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Alternative Dispute Resolution

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Introduction

´╗┐Alternative Dispute Resolution Sometimes the courts are not the most appropriate places to resolve civil disputes as they may not produce the most satisfactory outcome. Alternative Dispute Resolution refers to methods of resolving disputes without going to court. This has proved to be effective and a necessary alternative over the years. Resolving disputes via the fixed legal framework of court hearings may be inappropriate if parties prefer to be in control. The aggressive atmosphere in courts may divide the parties involved which may be detrimental if there is a need to sustain relationships. Judges may not have the technical knowledge required and would bring in expert witnesses. ...read more.

Middle

Hearings in Tribunals are less formal and less intimidating. Each side is expected to put its case, but wigs and gowns are usually not worn and the strict rules of evidence are not applied. However, it is possible for individuals to be sentenced for contempt of court. In the case of Peach Grey v Sommers, R claimed wrongful dismissal by his employer and sought to put some pressure on relevant witnesses. The court held that interference with witnesses in current proceedings before a tribunal amounts to contempt of court. Hence, R was sent to prison for a month. This shows that tribunals can benefit (effectively exercise) ...read more.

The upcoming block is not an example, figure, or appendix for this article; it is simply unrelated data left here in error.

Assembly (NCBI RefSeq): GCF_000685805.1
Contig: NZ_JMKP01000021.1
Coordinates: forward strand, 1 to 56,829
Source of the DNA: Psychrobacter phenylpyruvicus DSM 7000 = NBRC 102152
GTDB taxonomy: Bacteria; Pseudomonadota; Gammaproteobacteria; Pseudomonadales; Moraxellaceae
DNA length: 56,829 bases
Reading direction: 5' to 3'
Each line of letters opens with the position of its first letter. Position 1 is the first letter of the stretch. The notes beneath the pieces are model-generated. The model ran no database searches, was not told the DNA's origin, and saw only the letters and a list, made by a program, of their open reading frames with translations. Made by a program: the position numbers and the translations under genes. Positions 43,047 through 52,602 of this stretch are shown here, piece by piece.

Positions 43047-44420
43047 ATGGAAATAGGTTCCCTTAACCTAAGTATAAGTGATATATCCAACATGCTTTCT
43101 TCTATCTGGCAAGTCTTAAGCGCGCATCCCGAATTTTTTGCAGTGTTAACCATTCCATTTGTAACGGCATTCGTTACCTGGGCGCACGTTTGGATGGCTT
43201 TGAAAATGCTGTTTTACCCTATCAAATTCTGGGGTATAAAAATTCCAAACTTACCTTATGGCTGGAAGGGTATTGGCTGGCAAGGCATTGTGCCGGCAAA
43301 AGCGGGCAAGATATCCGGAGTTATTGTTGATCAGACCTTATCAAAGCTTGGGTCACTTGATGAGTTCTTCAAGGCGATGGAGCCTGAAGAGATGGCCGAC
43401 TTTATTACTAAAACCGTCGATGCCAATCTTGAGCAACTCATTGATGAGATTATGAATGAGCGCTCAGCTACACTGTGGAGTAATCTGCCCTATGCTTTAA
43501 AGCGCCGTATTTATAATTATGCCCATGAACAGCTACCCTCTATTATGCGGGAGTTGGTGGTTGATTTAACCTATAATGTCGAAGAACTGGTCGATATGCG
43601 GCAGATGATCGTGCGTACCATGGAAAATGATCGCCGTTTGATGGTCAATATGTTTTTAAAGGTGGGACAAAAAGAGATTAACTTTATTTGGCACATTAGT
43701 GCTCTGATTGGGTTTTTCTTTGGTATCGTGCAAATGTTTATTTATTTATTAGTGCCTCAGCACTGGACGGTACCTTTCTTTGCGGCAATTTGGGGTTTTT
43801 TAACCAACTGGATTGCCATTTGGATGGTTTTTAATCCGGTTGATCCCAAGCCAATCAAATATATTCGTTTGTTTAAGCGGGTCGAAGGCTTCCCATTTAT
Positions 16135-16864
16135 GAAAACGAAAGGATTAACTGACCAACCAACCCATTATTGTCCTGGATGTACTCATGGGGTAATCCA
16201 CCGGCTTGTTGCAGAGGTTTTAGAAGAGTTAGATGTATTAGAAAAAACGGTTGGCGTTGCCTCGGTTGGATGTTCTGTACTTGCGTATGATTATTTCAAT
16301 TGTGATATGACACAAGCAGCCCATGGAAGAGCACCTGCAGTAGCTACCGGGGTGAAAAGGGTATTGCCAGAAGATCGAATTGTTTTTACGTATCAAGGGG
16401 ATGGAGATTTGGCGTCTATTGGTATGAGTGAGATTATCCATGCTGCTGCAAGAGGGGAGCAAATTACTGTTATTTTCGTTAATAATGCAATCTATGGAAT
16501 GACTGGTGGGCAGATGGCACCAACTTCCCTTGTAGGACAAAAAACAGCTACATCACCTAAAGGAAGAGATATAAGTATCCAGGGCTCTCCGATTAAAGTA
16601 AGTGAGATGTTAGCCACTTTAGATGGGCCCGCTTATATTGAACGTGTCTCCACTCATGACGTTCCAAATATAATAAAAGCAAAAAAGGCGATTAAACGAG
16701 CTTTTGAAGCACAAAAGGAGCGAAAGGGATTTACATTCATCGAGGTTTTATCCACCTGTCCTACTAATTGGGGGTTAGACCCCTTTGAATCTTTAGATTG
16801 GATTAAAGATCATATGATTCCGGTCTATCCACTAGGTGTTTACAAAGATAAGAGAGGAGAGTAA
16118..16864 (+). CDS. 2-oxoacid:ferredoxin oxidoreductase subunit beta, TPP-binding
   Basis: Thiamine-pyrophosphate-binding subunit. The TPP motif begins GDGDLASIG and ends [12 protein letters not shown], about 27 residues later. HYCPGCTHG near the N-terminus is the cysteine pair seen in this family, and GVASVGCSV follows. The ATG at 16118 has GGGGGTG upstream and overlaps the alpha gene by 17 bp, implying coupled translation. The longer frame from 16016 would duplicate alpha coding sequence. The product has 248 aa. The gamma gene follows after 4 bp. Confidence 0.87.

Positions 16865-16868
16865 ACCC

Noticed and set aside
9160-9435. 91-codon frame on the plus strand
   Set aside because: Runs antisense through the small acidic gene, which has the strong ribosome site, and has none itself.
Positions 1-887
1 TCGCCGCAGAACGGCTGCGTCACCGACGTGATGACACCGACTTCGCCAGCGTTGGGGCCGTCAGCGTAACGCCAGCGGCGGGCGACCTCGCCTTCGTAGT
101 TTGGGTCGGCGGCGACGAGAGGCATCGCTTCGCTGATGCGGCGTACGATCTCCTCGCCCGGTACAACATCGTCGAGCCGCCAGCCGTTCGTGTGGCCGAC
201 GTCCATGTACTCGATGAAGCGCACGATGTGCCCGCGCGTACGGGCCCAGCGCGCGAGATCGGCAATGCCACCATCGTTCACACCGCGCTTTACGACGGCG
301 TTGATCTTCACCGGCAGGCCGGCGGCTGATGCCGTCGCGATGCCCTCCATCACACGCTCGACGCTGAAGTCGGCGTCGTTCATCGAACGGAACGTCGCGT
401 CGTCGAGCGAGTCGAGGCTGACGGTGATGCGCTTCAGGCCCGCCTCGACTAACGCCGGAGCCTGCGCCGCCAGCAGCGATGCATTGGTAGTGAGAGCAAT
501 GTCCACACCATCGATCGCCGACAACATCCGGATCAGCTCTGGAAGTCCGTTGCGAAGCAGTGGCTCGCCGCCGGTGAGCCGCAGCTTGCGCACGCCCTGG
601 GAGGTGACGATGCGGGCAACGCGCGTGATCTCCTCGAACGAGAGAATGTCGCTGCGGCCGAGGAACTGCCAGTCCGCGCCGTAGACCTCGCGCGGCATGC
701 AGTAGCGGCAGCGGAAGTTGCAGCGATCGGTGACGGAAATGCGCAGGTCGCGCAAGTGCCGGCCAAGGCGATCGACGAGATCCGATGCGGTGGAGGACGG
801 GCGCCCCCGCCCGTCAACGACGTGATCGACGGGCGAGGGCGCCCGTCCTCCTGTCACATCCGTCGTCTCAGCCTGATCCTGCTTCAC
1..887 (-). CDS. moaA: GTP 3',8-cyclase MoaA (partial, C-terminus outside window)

Conclusion

As panels play a more interventionist role rather than enforcing solutions, they may be more effective in reaching a satisfactory outcome for the case. However, appeals made may only be made on a point of law. In Yeboah v Crofton, the local government officer complained racial discrimination and the Employment Tribunal found in his favour. The decision was reversed by the Employment Appeal Tribunal but was restored by Court of Appeal. This is a weakness(ineffectiveness) of the tribunal system as litigants would have been able to appeal through the various methods provided in courts. The speed and informality may lead to poor decisions being made. The doctrine of precedent is not followed, hence it is unpredictable. This may also lead to suspicion of the fairness in tribunals. This shows that tribunals may not necessarily be the better alternative to courts. ...read more.

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